The communication between the vagal nerve and brain is vital for mediating an immune response. It is a reflex phenomenon in which the vagus afferent nerve detects and is stimulated by pro-inflammatory factors like cytokines or other pathogen-derived products. A response is attenuated by the efferent fibers to counteract the inflammation and to regulate the production of pro-inflammatory factors[8.] The absence of which can result in excessive inflammation and cytokine toxicity. It, therefore, helps in regulating the body's immune response.
Vagal nerve stimulation (VNS) is a medical procedure that involves placing an electrical device under the skin of the chest and connecting it to the left vagus nerve. When stimulated using electrical impulses, signals are sent along the nerve to the brainstem, which then stimulates certain areas of the brain.
Several dedicated clinical trials eventually led to approval by the United States Food and Drug Administration (FDA) in 1997, for an implanted VNS device indicated for the treatment of refractory epilepsy.  It is now successfully used to treat epilepsy and drug-resistant depression.
Depression is among the most common psychological disorders. According to the WHO, it affects more than 264 million people worldwide. Mostly, pharmaceutical therapy is used for the treatment; however, in resistant cases, VNS is employed with positive results.
The vagus nerve has direct and indirect connections to a neural circuit pertinent to emotional and cognitive functions relevant in depression.  Cytokine receptors present on the brain and along the hypothalamic-Pituitary-Adrenal (HPA) axis are activated by cytokines and are thought to be relevant for the pathogenesis of depression.  Patients with depression show elevated levels of pro-inflammatory cytokines in the plasma and CSF. VNS is thought to work by inhibiting the pro-inflammatory effect of cytokines and by decreasing the levels of circulating pro-inflammatory cytokines[13.] The central role of the vagus nerve in the regulation of the neuro-endocrine-immune axis is a potential mechanism of action for VNS in the treatment of depression.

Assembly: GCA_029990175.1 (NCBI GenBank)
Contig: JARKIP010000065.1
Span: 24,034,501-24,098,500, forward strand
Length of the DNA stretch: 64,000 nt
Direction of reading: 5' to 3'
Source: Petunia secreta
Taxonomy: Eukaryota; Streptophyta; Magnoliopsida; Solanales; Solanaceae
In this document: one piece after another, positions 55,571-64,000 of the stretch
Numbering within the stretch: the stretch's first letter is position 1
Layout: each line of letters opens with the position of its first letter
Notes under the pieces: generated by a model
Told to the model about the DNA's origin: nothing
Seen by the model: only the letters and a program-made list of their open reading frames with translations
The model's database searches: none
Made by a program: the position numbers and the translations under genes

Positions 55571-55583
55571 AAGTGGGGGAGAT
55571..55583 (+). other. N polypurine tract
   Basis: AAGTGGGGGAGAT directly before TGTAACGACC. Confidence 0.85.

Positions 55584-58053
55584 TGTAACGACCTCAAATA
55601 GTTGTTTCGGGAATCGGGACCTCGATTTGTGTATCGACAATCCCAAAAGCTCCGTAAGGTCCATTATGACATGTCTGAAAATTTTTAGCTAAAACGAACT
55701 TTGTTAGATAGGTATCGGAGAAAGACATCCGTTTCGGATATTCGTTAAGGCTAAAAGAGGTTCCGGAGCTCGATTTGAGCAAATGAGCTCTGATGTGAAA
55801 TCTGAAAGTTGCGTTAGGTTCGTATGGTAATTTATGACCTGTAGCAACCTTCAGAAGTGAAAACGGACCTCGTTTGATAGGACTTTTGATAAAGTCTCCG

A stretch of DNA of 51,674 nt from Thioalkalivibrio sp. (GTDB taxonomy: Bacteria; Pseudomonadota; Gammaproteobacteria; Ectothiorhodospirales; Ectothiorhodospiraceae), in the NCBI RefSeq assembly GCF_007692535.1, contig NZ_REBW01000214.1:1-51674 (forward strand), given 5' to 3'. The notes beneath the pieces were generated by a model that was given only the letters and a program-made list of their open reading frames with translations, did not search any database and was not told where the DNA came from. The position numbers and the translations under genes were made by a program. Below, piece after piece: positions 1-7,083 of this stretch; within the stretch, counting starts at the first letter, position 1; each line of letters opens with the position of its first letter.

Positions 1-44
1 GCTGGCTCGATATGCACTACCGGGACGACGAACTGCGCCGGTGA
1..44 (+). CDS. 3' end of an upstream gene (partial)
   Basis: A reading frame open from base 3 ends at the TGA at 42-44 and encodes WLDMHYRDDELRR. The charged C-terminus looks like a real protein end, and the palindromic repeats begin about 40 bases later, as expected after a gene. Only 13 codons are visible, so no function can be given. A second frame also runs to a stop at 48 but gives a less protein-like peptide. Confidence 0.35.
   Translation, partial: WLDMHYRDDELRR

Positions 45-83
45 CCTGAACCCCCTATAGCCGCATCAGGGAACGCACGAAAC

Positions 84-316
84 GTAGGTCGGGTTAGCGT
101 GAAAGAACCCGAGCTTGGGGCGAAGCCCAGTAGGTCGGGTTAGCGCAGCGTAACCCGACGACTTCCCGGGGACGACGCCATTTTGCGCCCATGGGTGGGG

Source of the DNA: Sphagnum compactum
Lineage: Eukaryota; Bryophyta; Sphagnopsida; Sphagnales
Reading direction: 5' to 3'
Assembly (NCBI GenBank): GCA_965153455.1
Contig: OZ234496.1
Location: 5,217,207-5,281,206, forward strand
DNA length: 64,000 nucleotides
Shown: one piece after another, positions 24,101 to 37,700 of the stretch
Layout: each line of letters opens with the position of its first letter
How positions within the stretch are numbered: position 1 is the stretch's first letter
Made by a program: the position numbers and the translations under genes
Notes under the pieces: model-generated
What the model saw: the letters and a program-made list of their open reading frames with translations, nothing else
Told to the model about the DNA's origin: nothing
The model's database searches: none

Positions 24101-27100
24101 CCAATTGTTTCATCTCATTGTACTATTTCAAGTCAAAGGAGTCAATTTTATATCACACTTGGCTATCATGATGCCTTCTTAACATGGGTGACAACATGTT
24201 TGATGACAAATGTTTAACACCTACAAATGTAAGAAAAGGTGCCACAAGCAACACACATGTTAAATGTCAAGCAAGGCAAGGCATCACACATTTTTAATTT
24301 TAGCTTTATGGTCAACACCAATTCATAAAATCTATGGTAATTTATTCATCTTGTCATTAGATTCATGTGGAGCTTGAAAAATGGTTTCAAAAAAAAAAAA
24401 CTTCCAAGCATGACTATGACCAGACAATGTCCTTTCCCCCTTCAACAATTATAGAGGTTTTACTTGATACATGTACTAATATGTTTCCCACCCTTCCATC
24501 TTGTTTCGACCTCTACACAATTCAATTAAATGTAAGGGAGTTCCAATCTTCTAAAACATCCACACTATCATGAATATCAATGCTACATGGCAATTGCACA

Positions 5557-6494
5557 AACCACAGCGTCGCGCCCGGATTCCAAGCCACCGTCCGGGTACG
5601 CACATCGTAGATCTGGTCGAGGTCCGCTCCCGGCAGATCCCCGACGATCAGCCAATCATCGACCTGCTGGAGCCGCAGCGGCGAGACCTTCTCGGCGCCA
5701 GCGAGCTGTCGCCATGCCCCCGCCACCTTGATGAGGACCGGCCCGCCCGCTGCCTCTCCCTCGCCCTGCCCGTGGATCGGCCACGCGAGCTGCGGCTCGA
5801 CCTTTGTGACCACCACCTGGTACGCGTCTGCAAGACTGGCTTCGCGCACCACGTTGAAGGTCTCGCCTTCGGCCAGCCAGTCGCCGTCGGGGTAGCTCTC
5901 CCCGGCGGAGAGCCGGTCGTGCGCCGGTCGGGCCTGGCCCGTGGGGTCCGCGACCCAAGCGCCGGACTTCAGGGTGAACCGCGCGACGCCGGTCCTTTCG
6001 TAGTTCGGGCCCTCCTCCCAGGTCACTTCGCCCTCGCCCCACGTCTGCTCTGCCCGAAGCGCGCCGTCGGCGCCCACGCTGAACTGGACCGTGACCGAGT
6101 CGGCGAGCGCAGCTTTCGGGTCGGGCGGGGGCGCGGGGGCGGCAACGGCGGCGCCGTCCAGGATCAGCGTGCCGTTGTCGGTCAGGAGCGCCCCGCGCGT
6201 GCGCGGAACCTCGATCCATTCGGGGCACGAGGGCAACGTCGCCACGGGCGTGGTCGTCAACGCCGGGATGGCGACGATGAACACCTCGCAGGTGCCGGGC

The device planted under the skin sends mild, regular pulses of electrical signals via the vagus nerve to the brain, which help prevent seizures. It is sometimes referred to as the pacemaker of the brain. There have been several studies suggesting that VNS affects the brain in such areas as the thalamus and other limbic structures. Vagal stimulation releases norepinephrine, which is thought to have an anti-epileptic effect. This procedure does not have any systemic side effects and is considered to be a good alternative for patients who have poor tolerance for anti-epileptic drugs. VNS is not a cure for epilepsy, but it decreases the frequency of seizures by 50% and helps improves the quality of life.
Transcutaneous Vagus Nerve Stimulation (tVNS)
It is a relatively new, non-invasive approach for neural stimulation. It involves the stimulation of the vagus nerve through the skin and transiently increasing the levels of GABA and nor-adrenaline. It has been demonstrated that tVNS targets three neurotransmitters, namely, norepinephrine, gamma-aminobutyric acid (GABA), and acetylcholine. All of these are thought to be directly involved in cognitive functioning . tVNS is considered a better therapeutic alternative to invasive techniques of vagal nerve stimulation because of its lesser side effects and better safety profile17].